That threefold temptation sums up much of what we face doesn’t it: the temptation to greed and lust; the temptation to find an easy way out, to seek a miracle or a quick fix rather than trusting God to help us work through our problems; and the temptation to idolatry, to worship something or someone other than God, these days expressed especially in the perhaps subconscious belief that I am God, that I rule my world. 

But what about us? I don’t know about you but I find it hard to maintain purity in all I do. I so often find myself with mixed motives, with impure thoughts, feeling covetous or greedy or selfish, wanting a quick fix, an easy way out.

But here’s the good news of the gospel. Jesus offers to give us his purity. God tells us “If we confess our sins, he who is faithful and just will forgive us our sins and cleanse us from all unrighteousness.” Jesus is our great High Priest who is able to sympathize with our weaknesses, … who in every respect has been tested as we are, yet without sin. (Heb 4:14)

In the book of Revelation John sees a great multitude gathered around the throne and he’s told: “These are they who have come out of the great tribulation; they have washed their robes and made them white in the blood of the Lamb.” (Revelation 7:14) And Revelation ends with these words: “Blessed are those who wash their robes, so that they will have the right to the tree of life and may enter the city by the gates.” (Rev 22:14) Our purity before God is guaranteed by Jesus death on our behalf, our rising to life in God’s presence is guaranteed by Jesus resurrection.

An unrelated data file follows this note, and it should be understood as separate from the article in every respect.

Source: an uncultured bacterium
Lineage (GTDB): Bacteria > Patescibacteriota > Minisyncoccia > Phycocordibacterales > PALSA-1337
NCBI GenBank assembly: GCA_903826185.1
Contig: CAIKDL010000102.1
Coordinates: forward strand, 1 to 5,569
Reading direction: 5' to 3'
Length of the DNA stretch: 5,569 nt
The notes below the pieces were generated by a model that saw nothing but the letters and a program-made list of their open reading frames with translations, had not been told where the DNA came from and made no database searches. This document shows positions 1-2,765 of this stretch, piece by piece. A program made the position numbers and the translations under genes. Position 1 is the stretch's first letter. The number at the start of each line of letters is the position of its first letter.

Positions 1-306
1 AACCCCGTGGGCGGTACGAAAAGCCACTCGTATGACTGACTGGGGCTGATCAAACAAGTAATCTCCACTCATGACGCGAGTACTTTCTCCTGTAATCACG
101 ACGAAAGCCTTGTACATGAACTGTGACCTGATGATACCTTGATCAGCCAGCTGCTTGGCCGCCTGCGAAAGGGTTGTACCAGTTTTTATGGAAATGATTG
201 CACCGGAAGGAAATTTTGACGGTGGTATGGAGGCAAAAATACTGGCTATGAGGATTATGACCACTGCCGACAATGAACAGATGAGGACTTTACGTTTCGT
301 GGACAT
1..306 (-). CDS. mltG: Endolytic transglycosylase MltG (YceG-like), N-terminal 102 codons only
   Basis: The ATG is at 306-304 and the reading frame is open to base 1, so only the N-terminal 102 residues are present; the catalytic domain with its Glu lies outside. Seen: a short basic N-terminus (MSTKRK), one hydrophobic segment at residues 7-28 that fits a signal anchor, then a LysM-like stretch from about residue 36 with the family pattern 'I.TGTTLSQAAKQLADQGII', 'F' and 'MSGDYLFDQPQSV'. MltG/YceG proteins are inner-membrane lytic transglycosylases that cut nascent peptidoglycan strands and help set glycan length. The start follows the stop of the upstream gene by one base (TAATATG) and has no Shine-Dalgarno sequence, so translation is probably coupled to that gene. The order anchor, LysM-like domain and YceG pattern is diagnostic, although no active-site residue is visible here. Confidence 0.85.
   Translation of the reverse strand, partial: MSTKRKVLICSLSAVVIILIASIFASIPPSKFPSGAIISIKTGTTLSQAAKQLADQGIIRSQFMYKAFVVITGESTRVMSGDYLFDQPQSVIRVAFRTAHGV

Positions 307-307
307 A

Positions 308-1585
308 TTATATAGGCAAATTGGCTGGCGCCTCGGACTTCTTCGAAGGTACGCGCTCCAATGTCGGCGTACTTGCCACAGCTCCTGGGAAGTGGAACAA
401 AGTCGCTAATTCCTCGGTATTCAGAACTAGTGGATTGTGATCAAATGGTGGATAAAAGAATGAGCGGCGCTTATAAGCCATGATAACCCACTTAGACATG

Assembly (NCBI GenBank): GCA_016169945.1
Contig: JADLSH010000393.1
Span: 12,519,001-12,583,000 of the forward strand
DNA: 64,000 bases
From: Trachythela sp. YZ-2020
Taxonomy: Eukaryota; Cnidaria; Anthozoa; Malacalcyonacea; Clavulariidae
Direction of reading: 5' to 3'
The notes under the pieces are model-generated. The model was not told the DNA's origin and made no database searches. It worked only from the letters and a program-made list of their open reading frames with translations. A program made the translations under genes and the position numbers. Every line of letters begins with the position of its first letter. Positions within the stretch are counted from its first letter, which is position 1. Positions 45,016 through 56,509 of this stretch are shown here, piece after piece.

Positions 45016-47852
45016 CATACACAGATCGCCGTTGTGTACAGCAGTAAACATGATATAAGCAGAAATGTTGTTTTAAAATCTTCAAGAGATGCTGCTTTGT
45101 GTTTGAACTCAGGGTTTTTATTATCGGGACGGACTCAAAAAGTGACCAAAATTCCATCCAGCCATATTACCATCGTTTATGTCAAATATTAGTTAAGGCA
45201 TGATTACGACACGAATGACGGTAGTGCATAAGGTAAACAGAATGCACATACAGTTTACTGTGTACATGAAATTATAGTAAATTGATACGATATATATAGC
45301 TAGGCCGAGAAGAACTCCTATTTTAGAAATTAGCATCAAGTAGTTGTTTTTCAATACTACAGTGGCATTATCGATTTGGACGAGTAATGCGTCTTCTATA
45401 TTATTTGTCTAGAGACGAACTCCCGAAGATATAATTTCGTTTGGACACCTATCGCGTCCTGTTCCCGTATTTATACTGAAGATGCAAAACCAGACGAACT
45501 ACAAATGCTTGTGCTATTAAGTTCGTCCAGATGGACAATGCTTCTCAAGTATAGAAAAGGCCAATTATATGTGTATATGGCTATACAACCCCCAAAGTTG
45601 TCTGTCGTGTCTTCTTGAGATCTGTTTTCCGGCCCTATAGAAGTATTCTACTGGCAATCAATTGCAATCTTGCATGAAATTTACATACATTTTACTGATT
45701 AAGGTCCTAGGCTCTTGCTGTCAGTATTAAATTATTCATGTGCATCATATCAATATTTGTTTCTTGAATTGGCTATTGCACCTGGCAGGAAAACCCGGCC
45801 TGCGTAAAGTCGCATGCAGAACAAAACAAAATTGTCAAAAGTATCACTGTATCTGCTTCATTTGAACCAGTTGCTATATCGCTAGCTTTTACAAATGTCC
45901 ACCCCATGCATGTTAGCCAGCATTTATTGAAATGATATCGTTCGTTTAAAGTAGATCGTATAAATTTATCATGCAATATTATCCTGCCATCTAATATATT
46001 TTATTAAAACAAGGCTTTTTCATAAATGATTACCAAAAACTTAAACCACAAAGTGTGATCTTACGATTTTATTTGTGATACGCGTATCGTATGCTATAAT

But does that mean we don’t need to worry about living a life of purity before God, because Jesus will wash away all our sins in the end? Does it matter how we live now?

Well, yes! You see God has given us his Holy Spirit to dwell within us. The work of the Holy Spirit is to change us, to renew God’s image within us, to show us how to live in ways that are pleasing to God. Jesus described the Holy Spirit as a counsellor, someone who goes with us advising us on how to proceed, how to speak, how to relate to one another, which path to take.

But not only that: because he lives within us our bodies are now Temples of the Holy Spirit. Remember how I said the Tabernacle was one of those places set apart, kept pure, because God dwelt there? Well that now applies to your body, to my body. God dwells here. So we’re called to purity of life in everything we do in our bodies. Again, I don’t know about you but for me that means everything I do.

And in case you’re still wondering, the fact that God will forgive me because of Jesus’ death on the cross doesn’t mean I can just go on sinning.